In 2024, the Earth’s ozone layer has been depleted (or so most assume), and life is protectedby an electromagnetic shield designed by Connor MacLeod (Christopher Lambert). Eco-crusaderVirginia Madsen, however, believes that the ozone layer has restored itself, and the corporationthat runs the shield is maintaining it for its own purposes. Meanwhile, back in the past, villainMichael Ironside sends assassins to the future to kill Lambert, who is an aging man as the filmbegins… The assassins fail, Lambert becomes young once more, and he summons Sean Conneryback from the dead. Ironside arrives to take care of his nemesis personally.
I could go on, but I feel a brain embolism coming on. The Highlander concept was never themost intelligent SF/Fantasy idea (and I’m not just talking about casting Frenchman Lambert as aScot and Scot Connery as a Spaniard), but here the vacuity becomes painfully evident, and thetime travel aspect is beyond stupid. The dialogue is equally mind-numbing, and for a storyline ofcomparable inanity, the closest thing would be Battlefield Earth. From Lambert’sembarrassing old man voice to the ridiculous assassins, new idiocies assault the viewer withevery passing second. Granted, the production was shut down before the movie was completed,but it is hard to imagine the film was really salvageable. This edition represents the closestversion yet to what the filmmakers had in mind. The special effects have been heavilyoverhauled, but this isn’t a case of George Lucas-style endless tinkering. The previous version ofHighlander 2 had effects that were slapped on by technicians who were not part of theoriginal team, and the look of the film has been notably improved (the shield, for instance, is nowblue instead of a garish red). So the film looks much better, but no amount of effort can make asilk purse out of this sow’s ear.
Lions Gate has lavished a lot of love on the soundtrack, presenting it in both 5.1 EX and 6.1DTS ES. The surround effects are excellent, and their placement is superb. For a perfect exampleof this, watch the opening opera scene, and note how, as the camera revolves around the operahouse, the music shifts from speaker to speaker to remain spatially consistent. All the explosionsand zaps are impressive as well.
The 2.35:1 anamorphic widescreen transfer may be a “state-of-the-art 24P HD master,” butthat hardly makes it the cat’s pajamas. For all the remastering, there is still a fair bit of grain, andsome moments of rather jerky movement. The image is sharp, however, and the colours arewonderful. Blacks and contrasts are also beyond reproach.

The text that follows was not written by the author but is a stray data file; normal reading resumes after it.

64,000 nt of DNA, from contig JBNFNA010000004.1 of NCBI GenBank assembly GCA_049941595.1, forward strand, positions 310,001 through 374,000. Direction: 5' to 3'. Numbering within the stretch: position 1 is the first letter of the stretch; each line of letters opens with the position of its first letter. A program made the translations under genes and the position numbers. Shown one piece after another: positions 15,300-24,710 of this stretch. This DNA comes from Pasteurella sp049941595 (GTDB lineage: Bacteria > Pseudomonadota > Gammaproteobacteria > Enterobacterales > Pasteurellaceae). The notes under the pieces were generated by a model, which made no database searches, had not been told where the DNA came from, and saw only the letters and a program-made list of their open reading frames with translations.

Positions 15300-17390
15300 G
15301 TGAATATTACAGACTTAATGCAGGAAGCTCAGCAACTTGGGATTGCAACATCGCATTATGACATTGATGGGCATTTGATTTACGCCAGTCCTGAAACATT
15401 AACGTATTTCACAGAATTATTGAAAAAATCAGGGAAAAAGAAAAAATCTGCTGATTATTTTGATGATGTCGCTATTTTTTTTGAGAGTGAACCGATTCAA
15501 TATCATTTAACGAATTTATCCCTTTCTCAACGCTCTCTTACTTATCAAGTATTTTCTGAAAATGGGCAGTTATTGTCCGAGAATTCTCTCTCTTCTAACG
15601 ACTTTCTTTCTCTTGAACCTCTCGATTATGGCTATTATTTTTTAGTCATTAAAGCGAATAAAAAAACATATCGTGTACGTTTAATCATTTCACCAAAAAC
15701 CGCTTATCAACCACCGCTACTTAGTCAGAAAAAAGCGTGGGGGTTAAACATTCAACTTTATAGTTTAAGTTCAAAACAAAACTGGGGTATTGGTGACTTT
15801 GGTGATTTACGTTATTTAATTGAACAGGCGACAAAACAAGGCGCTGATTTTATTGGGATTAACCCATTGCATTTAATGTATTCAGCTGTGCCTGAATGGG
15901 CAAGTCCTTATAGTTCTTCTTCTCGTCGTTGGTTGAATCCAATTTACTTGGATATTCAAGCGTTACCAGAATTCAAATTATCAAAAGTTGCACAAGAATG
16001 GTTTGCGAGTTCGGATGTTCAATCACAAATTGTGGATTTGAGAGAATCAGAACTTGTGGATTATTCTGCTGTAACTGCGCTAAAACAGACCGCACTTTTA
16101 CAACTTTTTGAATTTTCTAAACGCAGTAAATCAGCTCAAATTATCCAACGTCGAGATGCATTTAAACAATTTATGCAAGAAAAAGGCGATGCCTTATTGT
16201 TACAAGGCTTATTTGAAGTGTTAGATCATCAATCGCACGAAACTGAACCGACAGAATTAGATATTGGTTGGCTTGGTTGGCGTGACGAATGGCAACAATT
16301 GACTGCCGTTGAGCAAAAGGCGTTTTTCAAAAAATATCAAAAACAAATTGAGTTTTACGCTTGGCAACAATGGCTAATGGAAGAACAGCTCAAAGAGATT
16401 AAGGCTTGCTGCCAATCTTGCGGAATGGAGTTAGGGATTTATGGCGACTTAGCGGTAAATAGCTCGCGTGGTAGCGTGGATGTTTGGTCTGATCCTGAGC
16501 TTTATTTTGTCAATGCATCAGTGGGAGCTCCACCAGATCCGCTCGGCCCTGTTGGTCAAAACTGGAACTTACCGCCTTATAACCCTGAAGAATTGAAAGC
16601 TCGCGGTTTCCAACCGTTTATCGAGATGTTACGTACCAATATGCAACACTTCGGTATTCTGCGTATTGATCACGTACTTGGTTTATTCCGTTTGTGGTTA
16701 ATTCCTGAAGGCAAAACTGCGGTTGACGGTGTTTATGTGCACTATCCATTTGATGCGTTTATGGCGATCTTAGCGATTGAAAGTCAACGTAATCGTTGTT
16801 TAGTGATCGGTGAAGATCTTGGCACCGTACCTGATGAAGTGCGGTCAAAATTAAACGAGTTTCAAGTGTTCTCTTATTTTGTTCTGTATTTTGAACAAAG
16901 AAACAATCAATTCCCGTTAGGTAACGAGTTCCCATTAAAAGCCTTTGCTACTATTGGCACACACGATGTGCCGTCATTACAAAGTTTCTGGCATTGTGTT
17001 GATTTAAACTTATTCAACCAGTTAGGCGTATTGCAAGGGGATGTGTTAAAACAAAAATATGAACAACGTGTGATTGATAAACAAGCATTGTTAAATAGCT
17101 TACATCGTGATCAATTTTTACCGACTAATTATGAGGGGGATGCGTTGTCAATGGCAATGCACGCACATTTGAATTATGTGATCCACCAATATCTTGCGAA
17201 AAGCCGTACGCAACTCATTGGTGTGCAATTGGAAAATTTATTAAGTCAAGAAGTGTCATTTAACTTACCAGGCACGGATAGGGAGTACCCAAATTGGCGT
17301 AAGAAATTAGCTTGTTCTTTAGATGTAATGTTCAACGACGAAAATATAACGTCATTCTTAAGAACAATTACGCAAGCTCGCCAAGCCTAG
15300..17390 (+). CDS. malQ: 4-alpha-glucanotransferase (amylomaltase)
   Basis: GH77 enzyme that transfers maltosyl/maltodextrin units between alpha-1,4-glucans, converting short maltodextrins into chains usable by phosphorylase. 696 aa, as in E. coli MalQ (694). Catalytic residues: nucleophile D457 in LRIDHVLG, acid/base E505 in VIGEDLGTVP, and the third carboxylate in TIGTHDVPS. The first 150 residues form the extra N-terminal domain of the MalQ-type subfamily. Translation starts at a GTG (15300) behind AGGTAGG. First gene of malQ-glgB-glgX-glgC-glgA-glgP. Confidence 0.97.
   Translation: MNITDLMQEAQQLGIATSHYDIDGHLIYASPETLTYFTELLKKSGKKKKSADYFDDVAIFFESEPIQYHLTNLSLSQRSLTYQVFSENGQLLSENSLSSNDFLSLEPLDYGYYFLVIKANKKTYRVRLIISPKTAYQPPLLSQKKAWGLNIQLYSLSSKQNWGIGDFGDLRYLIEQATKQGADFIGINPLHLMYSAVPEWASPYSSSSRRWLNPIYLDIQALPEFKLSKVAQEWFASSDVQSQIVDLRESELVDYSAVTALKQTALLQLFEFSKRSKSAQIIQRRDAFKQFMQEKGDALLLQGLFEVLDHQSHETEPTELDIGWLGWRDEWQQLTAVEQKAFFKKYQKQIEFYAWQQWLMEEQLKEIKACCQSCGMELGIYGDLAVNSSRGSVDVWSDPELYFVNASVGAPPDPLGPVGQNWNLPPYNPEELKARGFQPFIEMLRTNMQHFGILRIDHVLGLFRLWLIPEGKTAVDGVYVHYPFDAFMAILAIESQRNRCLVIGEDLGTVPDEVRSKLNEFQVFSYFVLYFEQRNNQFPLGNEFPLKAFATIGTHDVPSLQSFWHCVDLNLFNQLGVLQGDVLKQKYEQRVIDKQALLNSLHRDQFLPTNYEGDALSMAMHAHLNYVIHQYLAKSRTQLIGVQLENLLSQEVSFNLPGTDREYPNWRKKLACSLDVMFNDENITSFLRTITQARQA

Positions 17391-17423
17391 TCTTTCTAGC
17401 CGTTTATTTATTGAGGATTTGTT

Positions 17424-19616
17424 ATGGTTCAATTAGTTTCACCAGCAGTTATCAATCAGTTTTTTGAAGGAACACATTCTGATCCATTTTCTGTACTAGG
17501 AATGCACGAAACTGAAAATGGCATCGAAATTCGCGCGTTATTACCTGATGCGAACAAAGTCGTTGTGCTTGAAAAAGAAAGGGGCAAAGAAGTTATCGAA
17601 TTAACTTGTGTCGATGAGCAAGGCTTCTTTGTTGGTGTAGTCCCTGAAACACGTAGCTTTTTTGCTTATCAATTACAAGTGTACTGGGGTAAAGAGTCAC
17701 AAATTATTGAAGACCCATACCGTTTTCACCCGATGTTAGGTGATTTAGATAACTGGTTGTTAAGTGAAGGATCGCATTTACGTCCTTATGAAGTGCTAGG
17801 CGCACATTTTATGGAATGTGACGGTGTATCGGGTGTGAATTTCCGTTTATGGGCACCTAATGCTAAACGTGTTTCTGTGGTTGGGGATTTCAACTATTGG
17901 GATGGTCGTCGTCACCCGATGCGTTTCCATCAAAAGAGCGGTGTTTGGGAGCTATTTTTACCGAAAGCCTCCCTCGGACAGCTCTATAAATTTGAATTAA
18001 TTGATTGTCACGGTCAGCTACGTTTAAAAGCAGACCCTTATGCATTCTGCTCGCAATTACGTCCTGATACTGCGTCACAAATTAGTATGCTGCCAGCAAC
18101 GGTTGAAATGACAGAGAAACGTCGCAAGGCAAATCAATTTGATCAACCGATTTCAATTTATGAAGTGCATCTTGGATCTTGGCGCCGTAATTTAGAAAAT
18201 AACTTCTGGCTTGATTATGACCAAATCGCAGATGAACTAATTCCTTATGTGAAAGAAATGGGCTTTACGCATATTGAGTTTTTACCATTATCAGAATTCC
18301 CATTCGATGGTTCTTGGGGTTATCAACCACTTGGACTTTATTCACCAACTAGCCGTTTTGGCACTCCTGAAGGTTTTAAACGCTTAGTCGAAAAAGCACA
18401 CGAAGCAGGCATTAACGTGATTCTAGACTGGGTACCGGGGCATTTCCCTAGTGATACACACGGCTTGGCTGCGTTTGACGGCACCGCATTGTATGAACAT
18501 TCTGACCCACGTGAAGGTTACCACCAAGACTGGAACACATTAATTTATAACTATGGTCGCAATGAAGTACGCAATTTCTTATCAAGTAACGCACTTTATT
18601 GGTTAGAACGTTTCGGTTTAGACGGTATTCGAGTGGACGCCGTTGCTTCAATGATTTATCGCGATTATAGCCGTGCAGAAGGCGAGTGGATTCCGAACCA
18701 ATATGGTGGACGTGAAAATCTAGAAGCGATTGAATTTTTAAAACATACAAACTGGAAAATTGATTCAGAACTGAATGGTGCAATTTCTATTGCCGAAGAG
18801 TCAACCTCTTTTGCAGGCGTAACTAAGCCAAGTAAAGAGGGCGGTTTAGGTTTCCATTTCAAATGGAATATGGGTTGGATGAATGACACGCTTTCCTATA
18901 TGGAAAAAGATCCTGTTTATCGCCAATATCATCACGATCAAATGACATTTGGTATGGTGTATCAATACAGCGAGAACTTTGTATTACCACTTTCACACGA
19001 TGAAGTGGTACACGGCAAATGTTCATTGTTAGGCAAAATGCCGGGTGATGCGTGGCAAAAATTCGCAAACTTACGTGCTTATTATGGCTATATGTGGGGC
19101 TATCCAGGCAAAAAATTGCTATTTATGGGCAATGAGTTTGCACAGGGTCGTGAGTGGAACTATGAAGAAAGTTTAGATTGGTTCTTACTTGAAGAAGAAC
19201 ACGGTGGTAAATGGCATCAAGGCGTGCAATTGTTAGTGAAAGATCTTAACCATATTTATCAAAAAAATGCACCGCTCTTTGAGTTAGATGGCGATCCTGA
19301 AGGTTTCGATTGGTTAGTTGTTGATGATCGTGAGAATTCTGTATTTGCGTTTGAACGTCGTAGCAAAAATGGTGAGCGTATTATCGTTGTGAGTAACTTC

Disc 1 has no commentary, but does have a “Deconstruction” mode. Hit “Enter” with theicon appears, and you summon behind-the-scenes footage. These scenes can also be viewedindependently of the film.
Disc 2 has a 50-minute documentary as its main feature. This piece – “Highlander 2:Seduced by Argentina” – is a look back by director Russell Mulcahy, Lambert, and others at thetroubled production of the film. “The Redemption of Highlander 2” is a more detailed look at there-worked FX. “The Music of Highlander 2”, “The Fabric of Highlander 2” and “Shadows &Darkness: The Cinematography of Highlander 2” are featurettes with self-explanatory titles. Alsohere is the original Cannes promo reel from 1991, the theatrical trailer, and a montage of deletedscenes. These last are presented in uncompleted form, with raw sound. The menu is fullyanimated and scored.
So the look is much improved, but the movie is still terrible. Perhaps all involved can finallyachieve closure now.
Special Features List
- Deconstruction Mode
- “Highlander 2: Seduced by Argentina” Documentary
- “The Redemption of Highlander 2” FX Featurette
- “The Music of Highlander 2”
- “The Fabric of Highlander 2”
- “Shadow & Darkness: The Cinematography of Highlander 2”
- Cannes Film Festival Promotional Reel
- Deleted Scenes
- Theatrical Trailer